The U.S. government has declassified scores of files pertaining to Nazi war criminals and their activities during and after the Second World War. Historians and others may now review the documents.
The files total 27,000 pages of material from the U.S. Central Intelligence Agency (CIA) that include reports, correspondence, memorandums and other material pertaining to Nazi war criminals and the relationship the U.S. government maintained with Nazis after the war. The documents are being added to 60,000 pages previously released since 1998, when Congress passed the Nazi Wartime Disclosure Act.
Ohio Senator Mike DeWine helped champion the legislation.
"Undeniably, the Nazi era is one of the darkest chapters in human existence," said Mr. DeWine. "And there is always a natural tendency to try to avoid even thinking about it. But I am glad to say that Congress passed the Nazi war crimes law. We passed it because we understood that we owe it to all those who suffered and died in the death camps, and to their families, to bring the whole truth to light."
The senator was speaking at the National Archives, where the documents will be held for interested parties to review.
Also speaking was Stanley Moskowitz, the CIA's point man for what is described as the largest declassification effort in U.S. history.
"We are on course to finish all of the reviews, searches, and declassifications by the end of this calendar year," he said. "We will have withheld nothing of substance."
Researchers say the documents contain a huge amount of valuable information.
"These records are of very high quality," said Ohio University historian Norman Goda. "We are used to seeing intelligence records, if they are released at all, scarred with blacked-out redactions that make them extremely hard to use. For the most part, these records are quite clean, thus making it possible for historians and journalists to use them to much greater effect."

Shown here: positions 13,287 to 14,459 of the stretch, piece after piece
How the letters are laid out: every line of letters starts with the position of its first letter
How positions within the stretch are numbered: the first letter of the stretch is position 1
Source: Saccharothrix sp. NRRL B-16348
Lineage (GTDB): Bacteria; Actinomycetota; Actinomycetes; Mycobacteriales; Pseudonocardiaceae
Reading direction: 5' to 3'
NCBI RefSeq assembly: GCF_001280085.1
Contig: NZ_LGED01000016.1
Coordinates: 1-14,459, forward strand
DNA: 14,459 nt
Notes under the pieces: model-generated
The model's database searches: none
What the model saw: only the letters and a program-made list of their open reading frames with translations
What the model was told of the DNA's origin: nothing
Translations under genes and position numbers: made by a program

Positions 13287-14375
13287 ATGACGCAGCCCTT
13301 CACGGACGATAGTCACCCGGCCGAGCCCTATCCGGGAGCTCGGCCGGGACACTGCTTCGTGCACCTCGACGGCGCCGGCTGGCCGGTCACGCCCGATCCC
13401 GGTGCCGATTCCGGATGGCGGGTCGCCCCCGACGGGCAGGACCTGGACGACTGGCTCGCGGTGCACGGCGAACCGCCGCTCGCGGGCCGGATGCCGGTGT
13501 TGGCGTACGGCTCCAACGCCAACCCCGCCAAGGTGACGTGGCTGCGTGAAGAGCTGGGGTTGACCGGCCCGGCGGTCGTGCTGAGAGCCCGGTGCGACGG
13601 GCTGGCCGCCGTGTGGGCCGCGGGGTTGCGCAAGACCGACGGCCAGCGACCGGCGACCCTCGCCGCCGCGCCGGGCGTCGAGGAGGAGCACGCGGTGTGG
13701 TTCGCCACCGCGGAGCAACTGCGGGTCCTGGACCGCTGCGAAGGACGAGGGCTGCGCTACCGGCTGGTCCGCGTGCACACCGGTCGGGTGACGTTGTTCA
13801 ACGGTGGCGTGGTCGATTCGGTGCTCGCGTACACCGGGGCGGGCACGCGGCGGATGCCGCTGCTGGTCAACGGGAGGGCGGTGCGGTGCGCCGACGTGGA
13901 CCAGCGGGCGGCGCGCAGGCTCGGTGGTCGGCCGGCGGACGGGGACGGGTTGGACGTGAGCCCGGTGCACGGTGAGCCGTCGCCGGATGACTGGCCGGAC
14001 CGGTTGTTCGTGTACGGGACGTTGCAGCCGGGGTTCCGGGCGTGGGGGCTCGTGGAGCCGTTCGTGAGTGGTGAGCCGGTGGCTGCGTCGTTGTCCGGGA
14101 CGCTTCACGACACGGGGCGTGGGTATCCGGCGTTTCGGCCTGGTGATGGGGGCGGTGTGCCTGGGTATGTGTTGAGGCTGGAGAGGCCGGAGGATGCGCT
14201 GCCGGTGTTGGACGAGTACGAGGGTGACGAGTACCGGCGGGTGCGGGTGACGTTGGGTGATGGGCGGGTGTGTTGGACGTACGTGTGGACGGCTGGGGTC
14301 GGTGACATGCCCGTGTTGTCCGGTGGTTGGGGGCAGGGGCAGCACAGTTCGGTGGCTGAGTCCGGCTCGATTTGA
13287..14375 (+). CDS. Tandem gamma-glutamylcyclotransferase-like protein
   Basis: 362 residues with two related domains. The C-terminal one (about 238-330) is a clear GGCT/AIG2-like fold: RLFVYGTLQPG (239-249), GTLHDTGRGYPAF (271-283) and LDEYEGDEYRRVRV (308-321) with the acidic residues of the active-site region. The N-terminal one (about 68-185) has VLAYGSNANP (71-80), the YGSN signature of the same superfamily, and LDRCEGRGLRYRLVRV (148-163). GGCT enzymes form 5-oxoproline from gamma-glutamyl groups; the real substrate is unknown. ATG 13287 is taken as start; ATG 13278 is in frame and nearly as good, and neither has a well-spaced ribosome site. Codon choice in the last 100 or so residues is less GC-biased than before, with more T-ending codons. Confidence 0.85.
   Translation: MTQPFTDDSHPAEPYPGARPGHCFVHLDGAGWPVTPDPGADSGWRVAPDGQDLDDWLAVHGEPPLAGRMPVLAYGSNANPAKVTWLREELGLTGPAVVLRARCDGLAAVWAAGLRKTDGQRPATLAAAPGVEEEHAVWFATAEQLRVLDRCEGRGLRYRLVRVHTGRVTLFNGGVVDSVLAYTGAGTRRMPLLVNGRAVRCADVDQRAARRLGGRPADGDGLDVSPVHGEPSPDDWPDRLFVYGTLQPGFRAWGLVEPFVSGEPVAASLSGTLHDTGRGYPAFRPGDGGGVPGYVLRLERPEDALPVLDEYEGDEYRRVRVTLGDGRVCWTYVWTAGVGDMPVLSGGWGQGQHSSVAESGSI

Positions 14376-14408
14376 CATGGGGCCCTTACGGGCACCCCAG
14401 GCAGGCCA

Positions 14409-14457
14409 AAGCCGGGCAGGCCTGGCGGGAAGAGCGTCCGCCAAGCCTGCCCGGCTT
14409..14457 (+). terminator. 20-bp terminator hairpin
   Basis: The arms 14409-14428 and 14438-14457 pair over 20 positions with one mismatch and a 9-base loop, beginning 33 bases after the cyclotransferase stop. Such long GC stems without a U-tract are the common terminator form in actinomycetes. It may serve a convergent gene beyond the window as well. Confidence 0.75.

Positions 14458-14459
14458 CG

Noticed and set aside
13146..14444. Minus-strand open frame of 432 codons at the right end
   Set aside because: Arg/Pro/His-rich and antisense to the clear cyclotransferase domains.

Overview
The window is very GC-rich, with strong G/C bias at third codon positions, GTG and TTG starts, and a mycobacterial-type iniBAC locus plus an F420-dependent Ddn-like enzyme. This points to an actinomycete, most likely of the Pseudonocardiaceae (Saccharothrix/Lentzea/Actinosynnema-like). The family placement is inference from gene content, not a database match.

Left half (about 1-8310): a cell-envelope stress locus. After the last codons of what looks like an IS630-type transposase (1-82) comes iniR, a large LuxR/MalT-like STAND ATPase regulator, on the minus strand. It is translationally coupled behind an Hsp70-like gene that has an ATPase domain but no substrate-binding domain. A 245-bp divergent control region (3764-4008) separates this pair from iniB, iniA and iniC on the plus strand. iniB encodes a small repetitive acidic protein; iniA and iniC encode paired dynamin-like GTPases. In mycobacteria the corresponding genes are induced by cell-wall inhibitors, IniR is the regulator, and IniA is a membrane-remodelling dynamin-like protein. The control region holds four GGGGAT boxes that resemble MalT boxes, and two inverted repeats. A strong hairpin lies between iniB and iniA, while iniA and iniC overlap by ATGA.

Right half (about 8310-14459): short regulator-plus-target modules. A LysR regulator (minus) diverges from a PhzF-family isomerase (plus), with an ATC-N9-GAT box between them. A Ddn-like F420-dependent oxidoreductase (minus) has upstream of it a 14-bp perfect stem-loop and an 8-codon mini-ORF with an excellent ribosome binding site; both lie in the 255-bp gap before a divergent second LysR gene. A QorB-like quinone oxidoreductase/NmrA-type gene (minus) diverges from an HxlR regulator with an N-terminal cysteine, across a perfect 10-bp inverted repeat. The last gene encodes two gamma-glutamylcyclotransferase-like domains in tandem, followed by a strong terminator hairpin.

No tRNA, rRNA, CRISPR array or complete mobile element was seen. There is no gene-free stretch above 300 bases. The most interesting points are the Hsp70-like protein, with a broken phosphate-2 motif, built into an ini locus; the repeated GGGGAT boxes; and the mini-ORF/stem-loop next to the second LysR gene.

And what do the records show? Elizabeth Holtzman is a member of the interagency working group that has overseen the declassification project. She says the documents reveal extensive contacts between the United States and Nazis after the Second World War, including several infamous cases where the Nazis were discovered to have been spying for the former Soviet Union in the early years of the Cold War.
"These materials force us to confront whether, and under what circumstances, it is ever right to deal with mass murderers or their accomplices," she said. "They force us to confront not only the moral harm, but also the practical harm of using them. Using very bad people can have very bad consequences."
But the records are perhaps most valuable to the victims of Nazi Germany and their families. The Justice Department's director of special investigations, Eli Rosenbaum, noted that the victims' anguish did not end with the suicide death of Adolph Hitler.
"The suffering that he [Hitler] and his minions caused has not yet ended, as anyone who has had the unforgettable experience and privilege of meeting Holocaust victims can confirm," he said. "A deep and unquenched thirst for the full truth about the Nazi nightmare is part of their suffering."
The scope of declassification effort is not limited to Nazis. The interagency working group says it expects to release documents pertaining to Japanese war criminals later in the year.